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Volume of compressed air question.

  1. Sep 6, 2011 #1
    Hi,

    Can anyone help me with a personal project I am working on?

    I wish to compress air in a container up to 100psi. I'm making a small single cylinder compressor to achieve that. The container is small, approx 0.05 cubic feet.

    I'm trying to work out how many strokes of the compressor it will take. I know the swept volume of the compressor. Am I right to assume that the number of strokes required against pressure is not linear? I have researched Boyles Law etc but I'm just getting confused!

    How do I work out how many strokes to get from say, 50 psi to 60 psi?

    Any help would be much appreciated.
     
  2. jcsd
  3. Sep 7, 2011 #2
    I was hopeful that one of the over a hundred people that have viewed my question might have been able to help. Any takers? I really need a bit of guidance here!

    :smile:
     
  4. Sep 7, 2011 #3

    Drakkith

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    Staff: Mentor

    Sorry man, I don't have an experience in working with something like this.
     
  5. Sep 8, 2011 #4

    Borek

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    Staff: Mentor

    Each stroke adds the same volume of the gas. Calculate total volume added by n strokes (hint: no pressure changes, each volume is just of the atmospheric air entering th ecompressor). Apply Boyles law - P1V1 are atmospheric pressure and total volume of the gas put into tank, P2V2 are pressure and (known) volume of the main tank. There is only one unknown here.

    Note: This is a homework or homework type problem, so it should be posted in the HW section.
     
  6. Sep 8, 2011 #5
    Hi Borek,

    Thanks for the reply. I'm not sure I understand it though - yet. I'm good at many things but maths is not one of them!

    It might sound like a Homework question but I assure you I left school a good while ago! I placed the question here as I thought it was similar to many others being asked and thought it appropriate.

    I'm still in the dark here so perhaps I could rephrase it in the manner of a HW question i.e.

    QUESTION: Calculate number of cycles required to increase tank internal pressure from 0 to 50psi.

    If :

    X = compressor volume

    V2 = Tank Vol

    n = compressor cycles

    P1= Atmos. pressure (I assume because I want a relative increase, this will be 0 and not 14.7psi?

    P2 = Final pressure in tank

    Could it be presented as an eqauation i.e. n= ???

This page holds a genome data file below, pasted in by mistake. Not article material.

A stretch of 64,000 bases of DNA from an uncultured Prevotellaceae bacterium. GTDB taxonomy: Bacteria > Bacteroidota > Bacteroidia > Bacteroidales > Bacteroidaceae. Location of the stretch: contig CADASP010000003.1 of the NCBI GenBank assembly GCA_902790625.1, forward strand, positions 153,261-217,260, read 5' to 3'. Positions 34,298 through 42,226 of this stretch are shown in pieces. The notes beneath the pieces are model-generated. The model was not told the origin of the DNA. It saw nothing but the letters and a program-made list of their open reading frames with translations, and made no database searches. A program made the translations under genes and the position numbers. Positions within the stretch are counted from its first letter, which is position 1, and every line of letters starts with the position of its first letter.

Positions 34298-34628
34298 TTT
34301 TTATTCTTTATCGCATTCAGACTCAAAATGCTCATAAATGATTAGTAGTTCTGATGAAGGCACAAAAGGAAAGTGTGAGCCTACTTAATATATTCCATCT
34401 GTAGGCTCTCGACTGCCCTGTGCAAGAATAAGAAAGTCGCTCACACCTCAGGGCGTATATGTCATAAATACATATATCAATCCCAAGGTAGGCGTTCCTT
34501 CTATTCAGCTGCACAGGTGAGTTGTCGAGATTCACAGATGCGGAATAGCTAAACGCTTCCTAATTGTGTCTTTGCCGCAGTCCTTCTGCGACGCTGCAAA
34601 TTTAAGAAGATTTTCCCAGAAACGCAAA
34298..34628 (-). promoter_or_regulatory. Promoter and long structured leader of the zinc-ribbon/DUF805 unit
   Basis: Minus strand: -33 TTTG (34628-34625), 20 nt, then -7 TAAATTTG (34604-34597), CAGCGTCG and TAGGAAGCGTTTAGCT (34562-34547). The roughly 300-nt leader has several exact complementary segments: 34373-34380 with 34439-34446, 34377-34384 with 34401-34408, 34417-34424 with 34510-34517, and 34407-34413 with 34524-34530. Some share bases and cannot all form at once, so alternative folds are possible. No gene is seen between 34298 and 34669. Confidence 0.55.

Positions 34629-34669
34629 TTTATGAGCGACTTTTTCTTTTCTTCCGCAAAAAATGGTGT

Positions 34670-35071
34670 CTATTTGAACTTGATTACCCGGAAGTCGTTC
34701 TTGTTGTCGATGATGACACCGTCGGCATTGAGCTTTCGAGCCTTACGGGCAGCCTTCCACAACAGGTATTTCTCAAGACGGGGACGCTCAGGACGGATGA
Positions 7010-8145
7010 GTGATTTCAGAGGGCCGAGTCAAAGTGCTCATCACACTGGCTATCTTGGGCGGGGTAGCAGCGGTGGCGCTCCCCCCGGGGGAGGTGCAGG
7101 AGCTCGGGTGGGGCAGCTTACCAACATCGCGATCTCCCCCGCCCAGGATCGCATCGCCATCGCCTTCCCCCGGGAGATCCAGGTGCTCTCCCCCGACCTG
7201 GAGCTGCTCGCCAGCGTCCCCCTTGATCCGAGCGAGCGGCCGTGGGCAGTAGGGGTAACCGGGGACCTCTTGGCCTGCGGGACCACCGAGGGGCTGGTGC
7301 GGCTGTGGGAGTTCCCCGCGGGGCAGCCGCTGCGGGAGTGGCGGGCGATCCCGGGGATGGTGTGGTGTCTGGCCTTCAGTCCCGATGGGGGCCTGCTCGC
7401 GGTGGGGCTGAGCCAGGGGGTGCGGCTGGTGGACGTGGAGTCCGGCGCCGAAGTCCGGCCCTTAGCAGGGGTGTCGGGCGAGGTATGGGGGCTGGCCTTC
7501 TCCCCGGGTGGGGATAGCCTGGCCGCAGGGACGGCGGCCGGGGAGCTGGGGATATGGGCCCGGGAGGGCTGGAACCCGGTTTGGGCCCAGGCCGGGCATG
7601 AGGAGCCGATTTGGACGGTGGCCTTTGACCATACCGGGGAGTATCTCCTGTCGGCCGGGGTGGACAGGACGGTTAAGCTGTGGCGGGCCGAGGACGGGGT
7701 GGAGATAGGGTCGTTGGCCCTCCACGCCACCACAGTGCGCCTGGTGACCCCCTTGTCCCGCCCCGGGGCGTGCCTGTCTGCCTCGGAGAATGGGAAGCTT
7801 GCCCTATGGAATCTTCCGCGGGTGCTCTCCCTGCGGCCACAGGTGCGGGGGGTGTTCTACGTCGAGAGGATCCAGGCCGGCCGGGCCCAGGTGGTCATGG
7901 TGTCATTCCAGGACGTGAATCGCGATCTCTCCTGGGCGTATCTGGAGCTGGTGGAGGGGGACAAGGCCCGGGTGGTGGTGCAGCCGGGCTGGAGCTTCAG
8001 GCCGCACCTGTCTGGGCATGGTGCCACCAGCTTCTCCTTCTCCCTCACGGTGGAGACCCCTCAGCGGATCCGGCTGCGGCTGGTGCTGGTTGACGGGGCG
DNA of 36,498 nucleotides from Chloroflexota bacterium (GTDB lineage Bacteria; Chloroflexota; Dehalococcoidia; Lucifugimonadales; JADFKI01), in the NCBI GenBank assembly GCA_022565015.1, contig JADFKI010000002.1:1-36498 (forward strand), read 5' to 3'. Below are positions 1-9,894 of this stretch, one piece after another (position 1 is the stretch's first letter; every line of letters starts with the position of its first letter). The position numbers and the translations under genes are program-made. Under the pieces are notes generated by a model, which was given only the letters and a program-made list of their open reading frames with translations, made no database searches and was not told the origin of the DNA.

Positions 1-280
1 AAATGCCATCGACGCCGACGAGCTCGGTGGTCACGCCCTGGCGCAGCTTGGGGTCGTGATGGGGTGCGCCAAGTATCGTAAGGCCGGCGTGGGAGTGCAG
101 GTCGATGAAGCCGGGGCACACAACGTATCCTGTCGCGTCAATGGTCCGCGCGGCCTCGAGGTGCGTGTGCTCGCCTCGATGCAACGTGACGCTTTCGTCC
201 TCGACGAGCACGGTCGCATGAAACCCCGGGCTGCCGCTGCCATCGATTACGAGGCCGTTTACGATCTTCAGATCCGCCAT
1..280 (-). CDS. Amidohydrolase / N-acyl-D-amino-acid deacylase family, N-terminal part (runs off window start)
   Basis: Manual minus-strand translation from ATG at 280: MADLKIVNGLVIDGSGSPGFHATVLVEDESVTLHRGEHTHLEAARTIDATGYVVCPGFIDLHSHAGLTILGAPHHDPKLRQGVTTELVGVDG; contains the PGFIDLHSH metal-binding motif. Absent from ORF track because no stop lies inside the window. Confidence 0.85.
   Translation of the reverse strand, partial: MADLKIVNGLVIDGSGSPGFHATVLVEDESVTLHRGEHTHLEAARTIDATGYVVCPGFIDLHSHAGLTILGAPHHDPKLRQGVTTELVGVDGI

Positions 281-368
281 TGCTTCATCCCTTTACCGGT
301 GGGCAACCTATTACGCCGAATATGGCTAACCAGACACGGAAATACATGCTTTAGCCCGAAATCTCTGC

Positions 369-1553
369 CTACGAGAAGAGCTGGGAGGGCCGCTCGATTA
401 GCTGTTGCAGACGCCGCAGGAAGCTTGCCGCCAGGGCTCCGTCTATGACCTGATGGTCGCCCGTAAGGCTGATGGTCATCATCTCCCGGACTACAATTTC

If you still think I should put this in the HW section should I ask again there?

    Best regards

    Les
     
  7. Sep 8, 2011 #6
    http://www.egr.msu.edu/classes/me416/Compressor.pdf [Broken]

    This site might be helpful. Do you know inlet temperature and mass flow rate of the air?
     
    Last edited by a moderator: May 5, 2017
  8. Sep 8, 2011 #7
    You know the volume of your tank, you know what pressure you want to achieve assume that the final temperature in the tank will be the same as the atmosphere.
    Think about the tank at full pressure and calculate using Boyles law the volume that the air in the tank would occupy if you opened the valve and let it out to atmosphere.
    Calculate the volume of your pump
    Divide the first number by the second number for the number of strokes.
    When using compressed air (especially with home made kit) as a minimum wear a pair of safety glasses at all times.
     
  9. Sep 8, 2011 #8

    Borek

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    Staff: Mentor

    No, you are intested in ratio of absolute pressures.

    I have already moved the thread.

    See Jobrag answer. While he states basically the same I did, he uses different angle, so perhaps it will be easier to catch for you.
     
  10. Sep 9, 2011 #9
    This is a good question and not too hard to visualize. Take a empty volume at a pressure of 14.7 psi absolute and raise it to 114.7 psia. This is a ratio of 7.8. Therefore the number of strokes is equal to 7.8 * Vtank/Vstroke where Vtank is the volume of the tank and Vstroke is the volume of the stroke. So, if the tank is 1 cu.ft and the stroke is 1 cu ft, then it would take 7.8 strokes to fill the tank.
     
    Last edited by a moderator: Sep 9, 2011
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